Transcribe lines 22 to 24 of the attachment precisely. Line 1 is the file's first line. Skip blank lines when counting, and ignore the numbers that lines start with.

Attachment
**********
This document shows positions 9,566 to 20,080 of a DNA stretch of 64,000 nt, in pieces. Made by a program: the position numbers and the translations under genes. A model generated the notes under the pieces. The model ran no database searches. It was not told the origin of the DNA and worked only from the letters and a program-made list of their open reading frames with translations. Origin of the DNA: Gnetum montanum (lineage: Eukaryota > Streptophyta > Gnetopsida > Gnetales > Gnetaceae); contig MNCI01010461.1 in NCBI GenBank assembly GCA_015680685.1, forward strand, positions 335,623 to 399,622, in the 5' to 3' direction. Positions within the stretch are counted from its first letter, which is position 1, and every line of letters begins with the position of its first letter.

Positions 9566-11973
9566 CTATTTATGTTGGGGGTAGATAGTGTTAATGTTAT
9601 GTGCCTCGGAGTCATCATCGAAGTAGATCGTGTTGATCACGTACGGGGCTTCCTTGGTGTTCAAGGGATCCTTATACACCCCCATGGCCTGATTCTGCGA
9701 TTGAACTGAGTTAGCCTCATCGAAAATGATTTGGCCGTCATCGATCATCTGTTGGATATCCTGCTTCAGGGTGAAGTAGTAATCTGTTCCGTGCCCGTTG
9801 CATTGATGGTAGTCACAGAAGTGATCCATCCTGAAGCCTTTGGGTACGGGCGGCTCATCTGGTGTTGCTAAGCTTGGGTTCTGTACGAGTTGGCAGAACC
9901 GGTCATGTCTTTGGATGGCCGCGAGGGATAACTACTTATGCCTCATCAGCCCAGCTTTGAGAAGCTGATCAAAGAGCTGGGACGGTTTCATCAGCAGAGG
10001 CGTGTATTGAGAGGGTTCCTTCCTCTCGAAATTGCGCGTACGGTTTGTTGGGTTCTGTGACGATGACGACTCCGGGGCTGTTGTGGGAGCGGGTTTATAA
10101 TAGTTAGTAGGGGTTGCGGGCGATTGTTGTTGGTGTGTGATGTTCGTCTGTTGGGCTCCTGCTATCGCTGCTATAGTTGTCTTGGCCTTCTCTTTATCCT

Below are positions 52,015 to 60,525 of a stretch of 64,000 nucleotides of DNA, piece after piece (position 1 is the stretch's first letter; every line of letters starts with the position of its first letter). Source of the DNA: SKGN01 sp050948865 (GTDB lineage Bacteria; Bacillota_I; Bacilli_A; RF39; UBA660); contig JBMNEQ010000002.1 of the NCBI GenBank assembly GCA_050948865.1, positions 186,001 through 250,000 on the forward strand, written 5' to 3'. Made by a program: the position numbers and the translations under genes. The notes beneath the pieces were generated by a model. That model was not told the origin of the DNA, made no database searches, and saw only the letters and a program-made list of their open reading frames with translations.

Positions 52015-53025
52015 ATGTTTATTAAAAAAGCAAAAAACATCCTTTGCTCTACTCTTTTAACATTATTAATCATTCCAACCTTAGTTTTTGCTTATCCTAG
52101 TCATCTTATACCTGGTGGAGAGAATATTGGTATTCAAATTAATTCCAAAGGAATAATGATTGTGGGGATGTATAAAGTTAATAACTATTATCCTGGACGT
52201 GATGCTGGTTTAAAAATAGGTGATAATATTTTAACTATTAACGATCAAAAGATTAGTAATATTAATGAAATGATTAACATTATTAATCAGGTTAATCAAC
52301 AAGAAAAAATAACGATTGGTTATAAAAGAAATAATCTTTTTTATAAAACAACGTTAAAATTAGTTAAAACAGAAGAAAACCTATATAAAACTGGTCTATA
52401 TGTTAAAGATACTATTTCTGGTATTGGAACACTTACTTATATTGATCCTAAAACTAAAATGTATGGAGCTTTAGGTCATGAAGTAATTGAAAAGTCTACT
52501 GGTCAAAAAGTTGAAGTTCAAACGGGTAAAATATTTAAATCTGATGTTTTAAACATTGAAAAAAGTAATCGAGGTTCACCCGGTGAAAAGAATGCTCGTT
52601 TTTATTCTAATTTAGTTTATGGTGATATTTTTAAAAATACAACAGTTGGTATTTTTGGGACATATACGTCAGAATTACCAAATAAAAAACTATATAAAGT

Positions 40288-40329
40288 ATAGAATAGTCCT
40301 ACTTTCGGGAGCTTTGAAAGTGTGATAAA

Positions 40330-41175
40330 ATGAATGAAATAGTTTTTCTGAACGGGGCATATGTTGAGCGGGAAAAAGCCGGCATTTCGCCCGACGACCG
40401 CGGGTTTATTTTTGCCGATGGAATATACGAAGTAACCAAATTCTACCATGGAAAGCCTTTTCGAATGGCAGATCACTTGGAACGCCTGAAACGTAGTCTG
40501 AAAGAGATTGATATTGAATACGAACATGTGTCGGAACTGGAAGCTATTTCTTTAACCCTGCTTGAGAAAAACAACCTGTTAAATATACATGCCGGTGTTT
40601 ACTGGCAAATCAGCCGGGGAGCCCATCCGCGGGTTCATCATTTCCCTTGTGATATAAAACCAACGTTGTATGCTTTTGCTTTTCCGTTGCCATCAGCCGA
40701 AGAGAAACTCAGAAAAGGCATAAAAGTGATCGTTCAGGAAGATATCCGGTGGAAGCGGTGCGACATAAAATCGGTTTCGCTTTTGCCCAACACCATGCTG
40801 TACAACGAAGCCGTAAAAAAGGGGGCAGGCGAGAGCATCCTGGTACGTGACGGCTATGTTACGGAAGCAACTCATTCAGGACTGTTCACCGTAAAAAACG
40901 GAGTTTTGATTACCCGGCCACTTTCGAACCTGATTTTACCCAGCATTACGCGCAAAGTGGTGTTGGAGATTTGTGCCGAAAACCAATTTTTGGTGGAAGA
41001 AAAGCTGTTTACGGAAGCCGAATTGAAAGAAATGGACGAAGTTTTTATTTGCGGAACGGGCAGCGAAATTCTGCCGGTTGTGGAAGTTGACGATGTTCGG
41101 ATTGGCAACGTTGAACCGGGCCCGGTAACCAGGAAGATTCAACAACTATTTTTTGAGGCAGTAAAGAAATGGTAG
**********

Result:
Positions 40330-41175
40330 ATGAATGAAATAGTTTTTCTGAACGGGGCATATGTTGAGCGGGAAAAAGCCGGCATTTCGCCCGACGACCG
40401 CGGGTTTATTTTTGCCGATGGAATATACGAAGTAACCAAATTCTACCATGGAAAGCCTTTTCGAATGGCAGATCACTTGGAACGCCTGAAACGTAGTCTG